Test Your Understanding 5

It has been reported (The Boston Globe, July 31, 1997) that as much as
25% of all worker's compensation claims and 40% of all
payments are attributable to lower back injuries. In an effort
to reduce such injuries, employers have sent workers ``back to
school'' to learn to lift heavy objects safely. Suppose that,
in order to study the effectiveness of such a program, for one
year after the program's completion, you monitor the incidence
of back injury for a random sample of 200 workers who have
taken the program, and a random sample of 200 workers who have
not. Of the 200 workers who completed the course, 18 report at
least one lower back injury during this period and of the
other group, 21 report at least one lower back injury. Is this
convincing evidence for the efficacy of the program? Formulate
the scientific and statistical hypotheses, the statistical
model, and the standardized test statistic. Obtain the
*p*-value and use it to state your conclusion.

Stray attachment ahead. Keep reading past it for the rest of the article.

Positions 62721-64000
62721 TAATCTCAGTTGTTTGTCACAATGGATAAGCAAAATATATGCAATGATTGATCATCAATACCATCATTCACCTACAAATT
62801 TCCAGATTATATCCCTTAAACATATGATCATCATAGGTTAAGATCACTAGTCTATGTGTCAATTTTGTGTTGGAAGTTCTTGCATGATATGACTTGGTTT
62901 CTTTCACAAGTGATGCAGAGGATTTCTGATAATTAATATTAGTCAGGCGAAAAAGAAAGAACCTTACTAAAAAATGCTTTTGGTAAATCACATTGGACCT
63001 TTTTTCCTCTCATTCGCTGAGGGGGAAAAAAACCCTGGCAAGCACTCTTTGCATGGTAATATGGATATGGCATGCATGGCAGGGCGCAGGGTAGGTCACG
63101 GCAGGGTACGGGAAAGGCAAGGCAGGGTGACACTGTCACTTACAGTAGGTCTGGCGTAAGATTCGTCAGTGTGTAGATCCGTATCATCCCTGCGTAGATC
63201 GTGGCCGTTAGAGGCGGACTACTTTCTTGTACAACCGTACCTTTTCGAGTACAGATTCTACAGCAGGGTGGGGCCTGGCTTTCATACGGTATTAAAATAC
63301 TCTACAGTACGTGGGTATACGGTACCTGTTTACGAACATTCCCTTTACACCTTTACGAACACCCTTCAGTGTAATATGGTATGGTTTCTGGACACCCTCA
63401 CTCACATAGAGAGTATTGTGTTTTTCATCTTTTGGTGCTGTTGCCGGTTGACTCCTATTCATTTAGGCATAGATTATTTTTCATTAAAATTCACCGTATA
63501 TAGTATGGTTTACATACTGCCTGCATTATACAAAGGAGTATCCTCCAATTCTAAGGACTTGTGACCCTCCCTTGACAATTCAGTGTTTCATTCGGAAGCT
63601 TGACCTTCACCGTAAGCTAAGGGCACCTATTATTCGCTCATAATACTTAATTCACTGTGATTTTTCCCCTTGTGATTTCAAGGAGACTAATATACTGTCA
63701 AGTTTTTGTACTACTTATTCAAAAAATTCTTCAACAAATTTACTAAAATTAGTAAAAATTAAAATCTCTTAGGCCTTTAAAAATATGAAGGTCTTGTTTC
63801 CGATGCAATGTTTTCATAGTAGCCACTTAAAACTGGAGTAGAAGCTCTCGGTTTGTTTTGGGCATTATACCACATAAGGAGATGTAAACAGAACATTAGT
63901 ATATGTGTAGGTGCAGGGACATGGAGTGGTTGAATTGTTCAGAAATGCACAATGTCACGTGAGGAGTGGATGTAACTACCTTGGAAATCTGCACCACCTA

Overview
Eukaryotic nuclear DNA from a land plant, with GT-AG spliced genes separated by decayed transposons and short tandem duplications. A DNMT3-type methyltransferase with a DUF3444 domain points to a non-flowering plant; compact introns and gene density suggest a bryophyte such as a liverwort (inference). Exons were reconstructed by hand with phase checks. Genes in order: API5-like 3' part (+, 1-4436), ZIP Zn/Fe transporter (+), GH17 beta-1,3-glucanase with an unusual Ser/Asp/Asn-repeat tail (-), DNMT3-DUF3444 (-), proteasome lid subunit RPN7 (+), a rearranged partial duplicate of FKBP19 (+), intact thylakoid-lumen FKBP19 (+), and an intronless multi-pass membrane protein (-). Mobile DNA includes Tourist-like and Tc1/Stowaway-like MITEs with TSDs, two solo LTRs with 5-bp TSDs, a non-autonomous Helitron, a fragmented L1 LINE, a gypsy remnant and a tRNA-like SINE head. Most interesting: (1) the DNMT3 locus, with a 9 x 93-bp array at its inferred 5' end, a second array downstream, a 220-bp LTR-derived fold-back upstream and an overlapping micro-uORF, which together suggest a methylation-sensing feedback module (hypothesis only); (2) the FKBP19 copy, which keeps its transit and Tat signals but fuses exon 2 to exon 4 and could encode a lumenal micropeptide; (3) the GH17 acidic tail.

SOLUTION:

*
*

- Scientific hypothesis: The program works.
- Statistical model: Two-sample binomial. Let
*Y*denote the number of injuries in the sample of course grads, and_{1}*Y*the number of injuries in the sample of non-grads, and assume that_{2}*Y*and_{1}*Y*are independent with and ._{2} - Statistical hypotheses:
*H*:_{0}*p*-_{1}*p*=0,_{2}*H*_{a}:*p*1-*p*2<0. -
*p*-value: First, compute the standardized test statistic, which under*H*has an approximate_{0}*N*(0,1) distribution provided the sample sizes are large enough. Here, is the pooled estimate of the common value,*p*, of*p*and_{1}*p*._{2}From the data, we have,

Therefore, the*y*=18,_{1}*n*-_{1}*y*=182,_{1}*y*=21, and_{2}*n*-_{2}*y*=179 are all larger than 10, so the normal approximation is ok. Also, the pooled estimate of_{2}*p*is . The observed value of the test statistic is*p*-value is (*Z*denotes a*N*(0,1) random variable) - Conclusion: Do not reject
*H*. The data supply insufficient evidence of the efficacy of the program._{0}